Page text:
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Religious Studies
Religious Studies 1023E
William Acres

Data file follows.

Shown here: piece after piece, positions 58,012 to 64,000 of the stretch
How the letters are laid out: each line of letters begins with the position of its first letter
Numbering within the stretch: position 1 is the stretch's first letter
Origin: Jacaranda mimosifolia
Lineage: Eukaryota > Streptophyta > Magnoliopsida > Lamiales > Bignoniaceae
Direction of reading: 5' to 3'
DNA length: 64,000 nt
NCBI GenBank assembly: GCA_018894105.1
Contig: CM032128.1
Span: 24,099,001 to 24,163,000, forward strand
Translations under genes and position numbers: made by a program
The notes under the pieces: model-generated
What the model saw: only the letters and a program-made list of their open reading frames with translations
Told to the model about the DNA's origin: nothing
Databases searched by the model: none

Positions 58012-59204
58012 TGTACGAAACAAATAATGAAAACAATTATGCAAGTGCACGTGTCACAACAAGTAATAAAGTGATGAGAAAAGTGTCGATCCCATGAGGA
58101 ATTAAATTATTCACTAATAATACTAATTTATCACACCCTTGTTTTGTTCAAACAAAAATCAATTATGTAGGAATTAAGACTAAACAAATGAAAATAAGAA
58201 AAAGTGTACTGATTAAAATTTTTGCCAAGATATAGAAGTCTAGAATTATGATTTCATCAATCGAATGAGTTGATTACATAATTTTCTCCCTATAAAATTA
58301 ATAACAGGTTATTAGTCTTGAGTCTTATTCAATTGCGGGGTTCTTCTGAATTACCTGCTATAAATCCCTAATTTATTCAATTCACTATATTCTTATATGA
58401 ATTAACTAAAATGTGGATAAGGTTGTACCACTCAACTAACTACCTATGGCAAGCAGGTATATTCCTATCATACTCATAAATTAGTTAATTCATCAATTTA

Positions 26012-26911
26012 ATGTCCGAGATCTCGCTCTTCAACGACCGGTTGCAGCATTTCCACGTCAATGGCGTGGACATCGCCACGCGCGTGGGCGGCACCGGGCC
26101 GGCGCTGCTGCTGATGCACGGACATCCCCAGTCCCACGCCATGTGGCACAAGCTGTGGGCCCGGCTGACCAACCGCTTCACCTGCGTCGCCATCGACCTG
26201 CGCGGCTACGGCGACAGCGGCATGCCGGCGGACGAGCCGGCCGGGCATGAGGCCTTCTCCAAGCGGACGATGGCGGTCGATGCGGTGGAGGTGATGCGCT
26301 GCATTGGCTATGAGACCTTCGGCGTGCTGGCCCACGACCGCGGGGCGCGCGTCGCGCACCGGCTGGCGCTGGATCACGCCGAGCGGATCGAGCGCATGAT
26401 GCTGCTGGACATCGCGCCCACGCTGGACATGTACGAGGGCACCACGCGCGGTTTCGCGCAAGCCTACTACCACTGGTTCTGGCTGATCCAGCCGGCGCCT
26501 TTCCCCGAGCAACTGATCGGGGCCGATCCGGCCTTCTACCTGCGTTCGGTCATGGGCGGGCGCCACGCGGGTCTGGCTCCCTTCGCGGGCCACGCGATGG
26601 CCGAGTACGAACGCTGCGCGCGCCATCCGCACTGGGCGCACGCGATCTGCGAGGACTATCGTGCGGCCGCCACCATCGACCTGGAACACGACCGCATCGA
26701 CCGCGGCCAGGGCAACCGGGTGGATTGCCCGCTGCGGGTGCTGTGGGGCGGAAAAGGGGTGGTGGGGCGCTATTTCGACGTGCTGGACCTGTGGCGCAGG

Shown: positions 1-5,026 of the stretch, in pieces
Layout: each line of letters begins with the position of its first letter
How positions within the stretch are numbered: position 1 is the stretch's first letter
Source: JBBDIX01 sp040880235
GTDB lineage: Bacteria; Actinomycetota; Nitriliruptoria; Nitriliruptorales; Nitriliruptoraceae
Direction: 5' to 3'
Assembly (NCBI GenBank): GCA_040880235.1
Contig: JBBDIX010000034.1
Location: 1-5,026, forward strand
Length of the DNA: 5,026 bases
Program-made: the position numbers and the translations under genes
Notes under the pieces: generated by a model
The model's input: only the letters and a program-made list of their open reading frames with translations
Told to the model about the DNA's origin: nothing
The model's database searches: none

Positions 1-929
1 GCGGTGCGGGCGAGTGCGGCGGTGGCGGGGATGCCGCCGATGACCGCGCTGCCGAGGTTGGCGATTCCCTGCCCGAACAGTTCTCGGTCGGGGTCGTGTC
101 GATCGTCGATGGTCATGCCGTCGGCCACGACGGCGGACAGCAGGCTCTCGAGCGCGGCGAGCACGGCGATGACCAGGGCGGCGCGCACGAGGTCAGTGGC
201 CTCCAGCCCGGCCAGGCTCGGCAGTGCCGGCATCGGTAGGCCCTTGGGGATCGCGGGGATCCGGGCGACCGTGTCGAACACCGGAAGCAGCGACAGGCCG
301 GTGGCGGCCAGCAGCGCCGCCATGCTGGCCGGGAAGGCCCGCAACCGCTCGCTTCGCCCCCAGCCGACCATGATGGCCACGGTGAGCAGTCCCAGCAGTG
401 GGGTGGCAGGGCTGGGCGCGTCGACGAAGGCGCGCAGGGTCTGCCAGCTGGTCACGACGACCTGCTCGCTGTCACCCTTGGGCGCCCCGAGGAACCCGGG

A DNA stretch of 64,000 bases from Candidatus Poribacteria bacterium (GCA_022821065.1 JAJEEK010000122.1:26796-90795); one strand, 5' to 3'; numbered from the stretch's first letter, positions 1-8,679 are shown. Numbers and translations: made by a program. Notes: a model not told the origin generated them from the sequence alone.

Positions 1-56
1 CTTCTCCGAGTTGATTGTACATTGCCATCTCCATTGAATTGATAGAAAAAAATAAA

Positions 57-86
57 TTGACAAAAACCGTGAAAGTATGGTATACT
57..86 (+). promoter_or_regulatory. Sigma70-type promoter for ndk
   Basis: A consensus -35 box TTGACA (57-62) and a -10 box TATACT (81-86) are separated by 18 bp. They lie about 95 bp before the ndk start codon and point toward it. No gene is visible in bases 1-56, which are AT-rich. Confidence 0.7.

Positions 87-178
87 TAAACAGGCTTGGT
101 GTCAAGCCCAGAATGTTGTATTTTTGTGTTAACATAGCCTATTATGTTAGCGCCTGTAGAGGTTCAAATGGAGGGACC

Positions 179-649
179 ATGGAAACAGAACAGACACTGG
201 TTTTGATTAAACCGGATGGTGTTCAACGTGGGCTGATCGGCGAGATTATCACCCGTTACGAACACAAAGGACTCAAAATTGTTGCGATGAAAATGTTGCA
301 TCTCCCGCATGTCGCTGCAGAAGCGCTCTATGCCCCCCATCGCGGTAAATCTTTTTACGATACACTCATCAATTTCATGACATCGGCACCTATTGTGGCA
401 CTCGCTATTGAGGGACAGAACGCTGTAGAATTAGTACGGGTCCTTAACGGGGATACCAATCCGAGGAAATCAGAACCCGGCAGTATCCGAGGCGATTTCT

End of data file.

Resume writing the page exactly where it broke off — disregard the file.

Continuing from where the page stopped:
Buddhism Where did Buddhism originate? • Bihar (northeastern India) • There is evidence that it moved northwest • There is evidence of Buddhism in Egypt and Israel The Picture of Buddha • The picture takes place in the midst of his enlightenment • He has a halo (sign of holiness) • Fat, hanging, long earlobes • He was a duff puff • He is in the Earthly Repose, meaning that his right hand is touching the ground. This means that this is a moment of all eternal holiness and enlightenment The Name “Buddha” • He is not called Buddha in India or China • 19 century Western scholars liked that name • The name Buddha emerged in 1859 • He is called something like “Fo” A Brief Introduction to Buddhism • Began in the 16 century • It is originally an Indian religion • There are more followers outside of India • It formed with Hindu culture o It is an offshoot of Hinduism • Buddhism is a way of life to improve the quality of everything living • Buddhism addresses the notion of suffering, and how to overcome suffering • You must experience suffering in order to obtain enlightenment • Their place if worship is called a “temple” • There is an organized monastic order (monks and nuns) • There is an organized priesthood (monks obedient to priesthood) • Buddhism is about practicing minute to minute through meditation Similarities and Differences to Hinduism • Has a historical founder, unlike Hinduism o It is named after its founder – Gautama Buddha • Both religions can absorb other practices and you can follow it to a lesser or higher degree • Buddhism has no god, no Brahman, and no monism 1 o Some forms of Buddhism have an idea of worship but this violates ideas of superimposing one’s projections on physical reality Who is Kamakura? • Biggest Buddha What did Alberooni hear about the Buddhists? • Although he had never seen one before, he had only heard of their goodness and hospitality What happened to many Buddhists? • They got kicked out of India and went to various lands such as Sri Lanka, China, Thailand, Egypt, and Greece etc. What happens when a baby is born in Buddhist culture? • A Pundit is called to read the baby’s body • They body is read to see if it has certain features • There are 32 specifications that a baby must pass o Mole on the left buttocks in the exact correct position • All previous Dali Lama’s fit the specifications Buddha’s childhood • He was born into the royal family of the Sakhyas • He was given the birth name “Siddhartha”, meaning the one who has accomplished his aim • Buddha was a title that was given to him • Buddha means enlightened one What happened in Buddha’s childhood that led to his enlightenment? • When Buddha was born, a sage came to the palace and told hid father that he would either by a Universal monarch or a Buddha (one of the greatest teachers of all time) • His father wanted him to be a monarch, so he protected Buddha from the outside world. • He locked him up in the palace gardens • This prevented him from never seeing anything “real” • No one ever got sick or old and when people died, new people were shipped in • Buddha got his first foresights when he and a friend broke out of the palace • There was a festival going on at the time What did Buddha see? 2 • An old person (weak and aged) • A dying sick person (taught him about physical suffering) • Dead bodies (first encounter with death) • A woman giving birth • A monk After seeing this, what happened? • He decided to run away from the palace • Great renunciation when he was 29 • Lived with a group of monks • Lived near the Nialistic school, where they do not believe in Karma • He joined a camp on the Ganges • He became a Sinyasi or “Sedarta” • He went to search for the answer to “how do we overcome suffering?” • He starved himself, eating one grain of rice each day • When he was dying of malnutrition he was given a few drops of buffalo milk and he got better over the course of a few days • He had no religious training, and had to start from scratch • He learned meditation for six years • He became enlightened after these six years of meditation When he was enduring starvation, what did he hallucinate? • There was a boat with a party on it • Buddha heard the string of a guitar go sharp and then slack • He then heard the perfect pitch • This develops his concept of balance What six steps did he perform to obtain enlightenment? • Nakedness • Extreme Cold • Extreme Heat • Deprivation • Starvation • Renunciation of Life What happened under the Bodhi Tree? • He sat underneath this tree with determination that he will not get up until he sees truth as it is, and becomes enlightened • He is visited by torment and destruction o Mara (evil) and women tempted him many times o He was not defeated by any of this • This took 49 days 3 Once he was enlightened, what did he do? • He gave his first sermon at Deer Park • He traveled on foot from place to place delivering his message • He led a missionary life for 40 years until he died at age 80 • Teachings were done orally for about three centuries • Thrde is no record or exact date for when the teachings were written down (3 century) • He told people that they should not have too much riches but they should also not deprive themselves • They should find the middle way of balance with not too much or too little o The perfectly tuned string • He told people about the moment under the Bodhi Tree where he achieved a state of holiness • People asked what the torments were and how he withstood it, but he did not know Who can achieve enlightenment and how do you achieve it? • There is no such thing as caste structure • Anyone can achieve enlightenment • To achieve enlightenment, you must alleviate suffering wherever you find it • You must experience suffering, and not avoid it What did the Dali Lama say about himself? • He said that he in the incarnation of the Buddha • He does not merely look like the Buddha, he is the Buddha Interpretation of enlightenment • What Buddha said about his enlightenment, led to divergence in the Buddhist community • Not everyone follows the same interpretation of what he said about his enlightenment What is the Tripitaka? • Its literal meaning is “three baskets” • It is the main scripture for Buddhists • It is written mostly in Pali, but also in Sanskrit What is Pali? • Pali is a common language • People spoke it • It has an easier writing style than Sanskrit • It is an adapted language 4 What are the three parts of the Tripitaka? 1. Vinyana Pitaka (rules and regulations for the householders, the monk, and the nun) 2. Sutra Pitaka • The doctrine, philosophy, and religious duties • It is the most popular • Teachings are in the form of dialogue, stories, parabells • We see the divergence in opinion after the Buddha died over his nature of enlightenment 3. Adhidharma Pitaka (advanced metaphysical teachings) What does Pitaka mean? • It means remember book, collected and written down • Writing was known in Buddha’s time as a medium that was considered to be less reliable than human memory • Monks and nuns committed all the Buddha’s teachings to memory and passed it on tot each other What is the Dhammapada? • It is a part of the Sutra Pitaka • It is known as the Buddhist Bible • It is the most popular piece of Buddhist literature • It contains moral sayings Monk eating habits • They ate twice a day • Once at 5am and once at 11am What are the four basic teachings of Buddhism? 1. There is suffering. • It is physical and mental • It can be hidden and we do not realize it. • It is inbuilt in every pleasure. For example, when a friend comes to visit, you are very happy, but when they leave, your pain is hidden. • We must be aware of the pain in everything. • There is no hierarchy in suffering. 2. There is a cause of suffering • It is Dukka (craving) or Tanha (greed) • Suffering is caused by the desire and craving for things that are impermanent • Clinging to things gives us suffering 3. There can be a stopping or cessation to suffering 5 • Buddha says that if you believe that overcoming suffering is a superhuman things, you will never achieve it • To eliminate suffering, you must eliminate the cause • If we do not get attached to impermanent things, we can avoid suffering 4. Following the Eight Fold Path will help to overcome suffering and achieve Dharma What is suffering? • Any kind of pain, sorrow, dissatisfaction, misery, imperfection, emptiness • Suffering is perpetuated in the cycle for birth, death, and rebirth (Samsara) What is Dependent Origination or the Wheel of Becoming? • Everything has its origins in a previous manifestation • It will continue to re-manifest until liberation/ Nirvana is achieved • All things are born of other things and has a previous manifestation • Nothing in this world is new, but a variation on a pre-existing energy • It is new to this lifetime, but not to this world • All sects of Buddhism believe in this • This chain explains all the suffering in the world • All happen simultaneously • You can reach nirvana at any stage What are the twelve points on the Wheel of Becoming? 1. Ignorance 2. Karma formation 3. Consciousness 4. Name and form 5. Six senses (sensations) 6. Contact (with external world) 7. Sensations (what senses lead us to understand) 8. Craving (desire) 9. Attachment (clinging because of desire) 10. Becoming 11. Birth 12. Aging and death What is the Noble Eightfold Path or the Middle Way (a way between two extremes)? • The purpose of the noble eightfold path is to overcome suffering • Principles on how to get to the middle way • All sects believe in this • The Buddha taught his “Sangha”, the community who perform Dharma, to practice the noble eightfold path 6 • The path does not have a beginning or an end • Everything you are doing on this path has to do with Karma • You cannot see what you are going on this path • You do not have to be an expert; you must just do it a lot (?) • Steps are practiced simultaneously, not one at a time What